Royals & Rogues

By: Heather Long



“Confident she’ll give up that easily?” At sixty, very little surprised the retired Marine.

“You’re not?” Hugh studied him. “You haven’t even met her.”

“But you have, and you’re thoughtful and distracted.” Dammit. The man really didn’t miss much.

“She’s cute and she’s feisty.” Beautiful, too. Smart, or so she seemed like it on the surface. “I’ll know more after tomorrow.”

Cookie squinted at him. “What’s tomorrow?”

“I’m going to help her ditch her security and see how she handles a gun.”

You could tell a lot about a person when they had a gun in their hand.

“You’re a brave man, Hugh.” The older man released a barking laugh.

“Nah. I’m a Marine. I have a hard head, and she wants to be a Marine. I just want to know if it’s a princess who wants to play or if she’s got real grit.” Favors to father’s aside, he liked her.

“Like I said—” He chopped another chicken breast in half. “Brave man.”

Digging into the chili, Hugh watched the lights go on in the back half of the cabin. She was still awake. Maybe she took a shower or ate a sandwich from those prepared and left in the fridge. They stocked the cabins with high protein and healthy filler because some of the workouts would leave them too exhausted to join the chow lines.

“Don’t keep her fridge stocked,” he said after finishing his meal.

The cook laughed. “You want to tell me again that you’re not a brave man?”

Shaking his head, Hugh ignored the teasing and rose to refill his bowl. “Determination isn’t brave.”

“Uh huh.”

The light in the back of the cabin was still on. A shadow passed in front of the window and Hugh met Anders’ amused gaze. Yes, he definitely wanted to get her away from her security so he could see what happened next.





Chapter Three





Despite some reservations meeting Hugh Dillon aroused within her, Frankie dove into training at Camp Grunt. He hadn’t been kidding about her being the only woman. Though her cabin possessed a small fridge, and it had been stocked on her first night in, they hadn’t restocked it. Three days into training, and she had to make it to what they called the chow line with the others. Whether intentional or not on Hugh’s part, Frankie liked eating breakfast with the men. Her bodyguards weren’t hovering, and although she’d noticed Anders or Ford was always with her training section, they’d backed off.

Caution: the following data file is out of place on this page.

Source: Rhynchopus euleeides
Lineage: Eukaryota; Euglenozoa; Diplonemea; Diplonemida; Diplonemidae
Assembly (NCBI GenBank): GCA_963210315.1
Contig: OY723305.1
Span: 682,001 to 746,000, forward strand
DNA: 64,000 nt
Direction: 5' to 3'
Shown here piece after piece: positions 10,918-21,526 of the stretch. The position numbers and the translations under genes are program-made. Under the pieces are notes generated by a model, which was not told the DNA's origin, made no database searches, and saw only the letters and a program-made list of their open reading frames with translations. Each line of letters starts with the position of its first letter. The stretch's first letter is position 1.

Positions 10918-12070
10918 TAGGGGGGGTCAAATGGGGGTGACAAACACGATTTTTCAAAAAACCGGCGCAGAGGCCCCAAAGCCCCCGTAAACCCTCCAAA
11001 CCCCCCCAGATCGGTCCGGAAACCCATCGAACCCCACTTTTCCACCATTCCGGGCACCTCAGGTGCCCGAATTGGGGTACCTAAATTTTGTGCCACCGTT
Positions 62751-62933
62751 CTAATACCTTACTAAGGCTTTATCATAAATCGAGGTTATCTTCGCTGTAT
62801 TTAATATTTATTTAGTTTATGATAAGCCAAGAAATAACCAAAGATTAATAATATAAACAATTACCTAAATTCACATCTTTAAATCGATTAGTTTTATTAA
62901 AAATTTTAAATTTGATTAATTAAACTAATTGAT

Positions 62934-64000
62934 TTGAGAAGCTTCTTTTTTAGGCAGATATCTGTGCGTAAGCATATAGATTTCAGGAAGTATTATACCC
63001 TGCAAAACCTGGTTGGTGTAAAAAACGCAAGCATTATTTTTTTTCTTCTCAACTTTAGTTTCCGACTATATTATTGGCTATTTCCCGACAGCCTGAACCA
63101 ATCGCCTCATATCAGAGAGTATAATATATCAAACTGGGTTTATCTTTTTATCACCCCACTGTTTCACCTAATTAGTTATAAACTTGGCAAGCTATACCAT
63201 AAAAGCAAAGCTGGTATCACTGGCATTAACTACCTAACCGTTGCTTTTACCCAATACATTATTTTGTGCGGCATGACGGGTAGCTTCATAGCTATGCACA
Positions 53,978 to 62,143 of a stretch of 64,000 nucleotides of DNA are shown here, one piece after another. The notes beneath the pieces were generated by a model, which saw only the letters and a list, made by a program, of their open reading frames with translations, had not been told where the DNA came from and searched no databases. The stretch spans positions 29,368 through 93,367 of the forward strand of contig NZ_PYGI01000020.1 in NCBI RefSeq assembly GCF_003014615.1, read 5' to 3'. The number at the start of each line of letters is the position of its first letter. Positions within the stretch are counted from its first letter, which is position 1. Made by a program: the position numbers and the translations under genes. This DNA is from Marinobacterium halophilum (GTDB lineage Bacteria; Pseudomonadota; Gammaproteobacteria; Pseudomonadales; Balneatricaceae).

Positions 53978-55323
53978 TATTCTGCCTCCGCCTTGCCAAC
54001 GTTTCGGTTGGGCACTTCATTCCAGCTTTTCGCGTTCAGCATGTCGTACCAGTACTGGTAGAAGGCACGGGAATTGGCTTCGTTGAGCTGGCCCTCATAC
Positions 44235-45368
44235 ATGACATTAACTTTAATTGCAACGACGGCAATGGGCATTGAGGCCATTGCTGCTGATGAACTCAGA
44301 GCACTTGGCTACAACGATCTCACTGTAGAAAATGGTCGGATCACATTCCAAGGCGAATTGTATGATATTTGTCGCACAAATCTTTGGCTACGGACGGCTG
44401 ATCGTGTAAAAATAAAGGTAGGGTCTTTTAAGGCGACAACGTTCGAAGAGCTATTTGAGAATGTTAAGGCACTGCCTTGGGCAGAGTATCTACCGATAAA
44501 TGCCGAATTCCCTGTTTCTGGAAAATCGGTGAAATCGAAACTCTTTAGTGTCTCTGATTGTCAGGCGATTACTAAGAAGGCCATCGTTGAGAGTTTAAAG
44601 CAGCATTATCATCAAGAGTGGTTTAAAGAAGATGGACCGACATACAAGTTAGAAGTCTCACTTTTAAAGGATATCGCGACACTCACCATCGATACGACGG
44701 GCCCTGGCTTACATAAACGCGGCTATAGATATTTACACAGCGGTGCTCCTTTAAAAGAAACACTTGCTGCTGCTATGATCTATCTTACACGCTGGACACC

Among her campmates were a retired airman, someone who’d served as PJ or pararescue, and a cop on leave from his current job who saw the camp as a great way to get over the bust up of his marriage—a fact he took full responsibility for. She felt kind of bad for him, but he admitted that he loved his job and put it ahead of his marriage one time too often.

While she had very little in common with most of them, no one made her feel out of place. Breakfast was scrambled eggs, pork sausage, and thin strips of what they laughably called overcooked bacon, doughy bread and thick gravy. Not her idea of biscuits at all, but she tried them anyway. It was heavy food, all of it, and high in proteins. Considering they’d been running two and half miles every morning an hour before breakfast and another two miles in the afternoon, she tucked into the food.

“Calisthenics today,” Broderick, the cop said in between mouthfuls. “We’re also going into some standard self-defense, and grappling.”

Excitement threaded through her sore muscles. After seventy-two hours of hard pushing, she’d actually woken up aching that morning. Yoga stretches had loosened her up before the run, but she still could feel her bones complaining.

“Nice.”

So far, the camp was everything her father promised and more. Grueling physical workouts, pushing her to her limits. If she could survive and thrive, he’d help her approach Armand and her mother about enlisting. So much better than salon appointments and charity functions.

“Stick with me, kid.” Broderick grinned, tearing off another biscuit and plunging into the gravy on his plate. “We’ll make it through.” In his late thirties or early forties, Broderick already had a hint of gray around his temples. She’d thought him out of shape, but he kept up with all of them, including Jenson with his washboard abs and lean muscle build. The PJ shook his head and tossed the biscuit on his plate to Broderick. The man barely ate a carb—protein, protein, protein.

“She can run circles around you, old man. What you mean is you want her to stick close to you so you can make it through.”

Fresh laughter rippled through the men. Billy Sommers, a former Marine who currently worked as a volunteer fireman, snorted. “It’s ‘cause your pretty. You inspire all of us to work harder.” Like Hugh, he had a thick southern accent, and it rolled through his words like sweet syrup.

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